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Lord Peyton of Yeovil: I hope my noble friend will forgive me for interrupting. I am sorry about that but I want to be careful on this point. I hope my noble friend will make it clear whether the information to which he is referring will be published, or whether it will be reported to Parliament. I do not put the two on the same level.
Lord Henley: I mentioned the detailed information that will be available in the department's annual report. That, as I understand it, is always published and made available to Parliament. Parliament has a chance to scrutinise that annual report and certainly can find time to do so. I am sure that my noble friend will be the first so to do if he thinks it is necessary.
I shall continue with what I was saying on the National Audit Office. I stress that it, too, will have a right of access to the private lenders' operation of subsidised private sector loans. I appreciate that that does not go quite as far as parliamentary involvement before the signing of contracts, which is what my noble friend seeks. However, I hope the assurance that there are considerable safeguards through parliamentary scrutiny will be sufficient to satisfy my noble friend that we are going far enough. If, of course, my noble friend would prefer to have further discussions between this and another stage, obviously my door is more than open. However, I do not think that it would be right for Parliament to be involved in quite the manner that he suggests before the contracts are signed.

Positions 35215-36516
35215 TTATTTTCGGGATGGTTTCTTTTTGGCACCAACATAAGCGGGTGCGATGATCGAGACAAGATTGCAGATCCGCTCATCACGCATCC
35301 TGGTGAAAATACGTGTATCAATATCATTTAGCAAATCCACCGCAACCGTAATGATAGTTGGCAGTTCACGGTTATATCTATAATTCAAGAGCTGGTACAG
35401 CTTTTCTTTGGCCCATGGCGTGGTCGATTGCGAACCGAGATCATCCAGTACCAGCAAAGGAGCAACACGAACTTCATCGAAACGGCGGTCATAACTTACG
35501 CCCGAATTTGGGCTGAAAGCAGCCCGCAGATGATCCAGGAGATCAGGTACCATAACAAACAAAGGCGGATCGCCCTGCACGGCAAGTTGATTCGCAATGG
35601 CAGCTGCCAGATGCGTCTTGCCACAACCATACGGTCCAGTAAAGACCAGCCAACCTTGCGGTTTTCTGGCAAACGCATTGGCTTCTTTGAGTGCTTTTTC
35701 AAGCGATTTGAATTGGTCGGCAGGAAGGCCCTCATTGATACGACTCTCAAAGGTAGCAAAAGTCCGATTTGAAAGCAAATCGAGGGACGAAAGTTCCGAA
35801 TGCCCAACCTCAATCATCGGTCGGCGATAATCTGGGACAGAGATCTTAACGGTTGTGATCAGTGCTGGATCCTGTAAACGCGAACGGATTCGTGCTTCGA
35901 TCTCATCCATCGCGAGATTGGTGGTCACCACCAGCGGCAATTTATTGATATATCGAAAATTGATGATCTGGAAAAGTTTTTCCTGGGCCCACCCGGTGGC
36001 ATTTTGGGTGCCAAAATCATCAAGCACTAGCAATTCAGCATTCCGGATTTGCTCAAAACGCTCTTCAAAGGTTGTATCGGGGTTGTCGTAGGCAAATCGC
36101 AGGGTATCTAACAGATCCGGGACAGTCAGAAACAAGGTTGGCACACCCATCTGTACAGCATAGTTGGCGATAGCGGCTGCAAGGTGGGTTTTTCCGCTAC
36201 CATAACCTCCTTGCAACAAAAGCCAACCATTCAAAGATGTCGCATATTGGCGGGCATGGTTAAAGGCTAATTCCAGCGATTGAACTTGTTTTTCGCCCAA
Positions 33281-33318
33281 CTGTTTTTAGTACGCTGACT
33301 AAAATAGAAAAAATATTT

Baroness Lockwood: I think the Committee is in rather a difficult situation following the Minister's reply. The noble Lord, Lord Peyton, and the noble Baroness, Lady Park of Monmouth, spoke to all three amendments. The Minister, in effect, has said that he is not going to accept the tradition of the Chamber in linking the three amendments together, should the noble Lord, Lord Peyton, wish to press his first amendment. If that is so, I would hope that the noble Lord, Lord Peyton, would insist upon dealing individually with the three amendments because I think all three amendments are important ones.